• If you are a women aged 65 or older, you should be tested for osteoporosis even if you have no other risk factors.
• If you are under age 65, postmenopausal, and you have more than one risk factor (other than being white, postmenopausal, or female), you should be tested. Generally, risk factors include:
Low body weight or body mass index (BMI) below 22 Certain medications (especially steroids) Low testosterone levels in men Amenorrhea (no menstrual periods) from excessive exercise, eating disorders, or hormonal imbalances Hormonal imbalances (prior to menopause) Anorexia nervosa
Certain medical conditions (see Question 13).
• If you are postmenopausal with a recent fracture, you should also be tested.
You will note that few of the above recommendations refer specifically to men. Male patients and their clinicians should discuss their risk factors for osteoporosis, just as women should. Insurance coverage for testing of both men and women varies by insurance company. However, Medicare does cover bone density testing for those 65 or older who:
• have vertebral abnormalities (for example, a hump or severe curvature of the spine)
• are estrogen deficient (postmenopausal) women with a clinical risk for osteoporosis
• take, or plan to take, long-term glucocorticoid therapy
• have primary hyperparathyroidism (overproduction of parathyroid hormone interferes with bone development)
• are being monitored for effects of or response to approved osteoporosis treatments (see Part Three).
Testing may be repeated every two years, if you have Medicare. If you have medical coverage other than Medicare, you should check the guidelines for re-testing with your insurance company.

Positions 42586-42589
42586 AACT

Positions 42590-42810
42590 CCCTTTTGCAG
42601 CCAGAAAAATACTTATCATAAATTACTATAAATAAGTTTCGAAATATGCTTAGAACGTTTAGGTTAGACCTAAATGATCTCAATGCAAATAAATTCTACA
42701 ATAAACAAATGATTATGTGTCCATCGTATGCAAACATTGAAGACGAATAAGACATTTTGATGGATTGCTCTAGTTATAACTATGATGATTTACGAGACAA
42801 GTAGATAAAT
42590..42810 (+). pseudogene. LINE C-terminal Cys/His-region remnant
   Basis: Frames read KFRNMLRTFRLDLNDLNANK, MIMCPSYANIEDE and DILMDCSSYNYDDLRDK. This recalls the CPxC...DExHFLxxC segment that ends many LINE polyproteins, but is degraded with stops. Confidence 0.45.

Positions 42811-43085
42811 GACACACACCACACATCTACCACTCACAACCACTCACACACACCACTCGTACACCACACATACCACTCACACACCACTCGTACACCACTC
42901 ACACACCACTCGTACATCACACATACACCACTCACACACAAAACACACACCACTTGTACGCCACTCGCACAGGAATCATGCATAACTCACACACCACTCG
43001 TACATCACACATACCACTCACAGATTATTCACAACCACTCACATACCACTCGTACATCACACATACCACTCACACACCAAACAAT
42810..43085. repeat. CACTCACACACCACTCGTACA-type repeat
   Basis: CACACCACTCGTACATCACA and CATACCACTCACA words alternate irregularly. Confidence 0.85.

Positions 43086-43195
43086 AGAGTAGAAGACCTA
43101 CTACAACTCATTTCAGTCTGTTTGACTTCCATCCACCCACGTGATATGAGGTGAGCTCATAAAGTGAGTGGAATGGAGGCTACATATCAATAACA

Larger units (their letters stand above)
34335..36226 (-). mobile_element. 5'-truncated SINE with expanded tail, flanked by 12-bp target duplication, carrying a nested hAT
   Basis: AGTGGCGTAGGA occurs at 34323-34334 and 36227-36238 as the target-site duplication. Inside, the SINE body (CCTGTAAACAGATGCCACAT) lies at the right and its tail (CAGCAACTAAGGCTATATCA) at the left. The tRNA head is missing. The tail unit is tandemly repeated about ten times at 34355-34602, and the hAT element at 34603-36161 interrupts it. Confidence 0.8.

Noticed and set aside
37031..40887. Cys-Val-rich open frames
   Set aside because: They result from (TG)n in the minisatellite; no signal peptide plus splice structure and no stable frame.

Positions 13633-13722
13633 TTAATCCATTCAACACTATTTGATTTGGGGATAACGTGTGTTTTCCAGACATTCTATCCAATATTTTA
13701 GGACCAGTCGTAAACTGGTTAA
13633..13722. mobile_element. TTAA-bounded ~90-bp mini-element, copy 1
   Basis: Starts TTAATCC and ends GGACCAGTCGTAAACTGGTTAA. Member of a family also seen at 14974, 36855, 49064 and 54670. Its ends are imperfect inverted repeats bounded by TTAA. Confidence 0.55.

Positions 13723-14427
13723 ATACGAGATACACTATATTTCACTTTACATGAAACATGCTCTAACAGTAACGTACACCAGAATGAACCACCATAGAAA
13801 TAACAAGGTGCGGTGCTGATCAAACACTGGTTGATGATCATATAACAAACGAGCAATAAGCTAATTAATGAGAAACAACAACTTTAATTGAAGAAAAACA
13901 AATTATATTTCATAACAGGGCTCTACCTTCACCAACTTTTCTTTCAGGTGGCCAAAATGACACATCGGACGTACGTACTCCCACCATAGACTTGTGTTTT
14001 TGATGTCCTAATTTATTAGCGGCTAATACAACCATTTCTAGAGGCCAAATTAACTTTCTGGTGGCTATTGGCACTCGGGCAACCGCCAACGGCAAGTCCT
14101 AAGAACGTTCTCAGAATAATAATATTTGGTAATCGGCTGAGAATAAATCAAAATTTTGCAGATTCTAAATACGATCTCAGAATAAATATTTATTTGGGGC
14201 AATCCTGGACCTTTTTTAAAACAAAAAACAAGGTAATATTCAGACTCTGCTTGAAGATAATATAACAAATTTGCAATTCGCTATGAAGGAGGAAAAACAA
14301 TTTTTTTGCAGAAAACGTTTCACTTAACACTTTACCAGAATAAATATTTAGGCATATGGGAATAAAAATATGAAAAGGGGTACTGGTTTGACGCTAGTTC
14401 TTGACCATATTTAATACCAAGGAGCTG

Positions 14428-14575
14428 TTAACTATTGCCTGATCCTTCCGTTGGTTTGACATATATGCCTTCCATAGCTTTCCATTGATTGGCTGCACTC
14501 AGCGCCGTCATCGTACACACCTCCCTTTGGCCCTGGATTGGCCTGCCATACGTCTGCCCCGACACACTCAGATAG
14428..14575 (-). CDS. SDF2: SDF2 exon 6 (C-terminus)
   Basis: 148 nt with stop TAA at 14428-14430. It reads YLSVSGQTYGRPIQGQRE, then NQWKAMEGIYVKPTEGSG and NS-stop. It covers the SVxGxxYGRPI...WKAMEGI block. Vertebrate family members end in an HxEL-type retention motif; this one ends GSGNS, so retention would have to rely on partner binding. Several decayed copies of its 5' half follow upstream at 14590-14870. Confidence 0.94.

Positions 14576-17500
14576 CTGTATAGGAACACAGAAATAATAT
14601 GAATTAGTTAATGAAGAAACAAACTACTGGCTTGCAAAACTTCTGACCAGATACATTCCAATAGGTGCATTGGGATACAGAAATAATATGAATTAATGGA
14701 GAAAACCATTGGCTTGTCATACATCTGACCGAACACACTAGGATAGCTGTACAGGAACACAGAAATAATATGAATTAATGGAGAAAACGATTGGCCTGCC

I had ulcerative colitis for many years, and I was treated with steroids to control the diarrhea and bleeding. My nurse practitioner always talked to me about exercise, calcium, and vitamin D to make sure I protected my bones as much as possible. She also sent me for a bone density test. The people at the testing place were surprised—they said she was really paying attention and that it was unusual but really good that she sent me to get tested. They said bone loss happens too often to guys like me, but that most clinicians don't think to test for it. I guess I am one of the lucky ones because my bones were OK—but my nurse practitioner still tested me every few years and made sure I was getting enough calcium. Now I dont take steroids anymore at all—I had surgery and they removed the part ofthe colon that caused my problems. I am so glad it is better, and that my bones are OK. I feel like I have my life ahead of me. I'm only 48, so keeping my bones strong now is really important.
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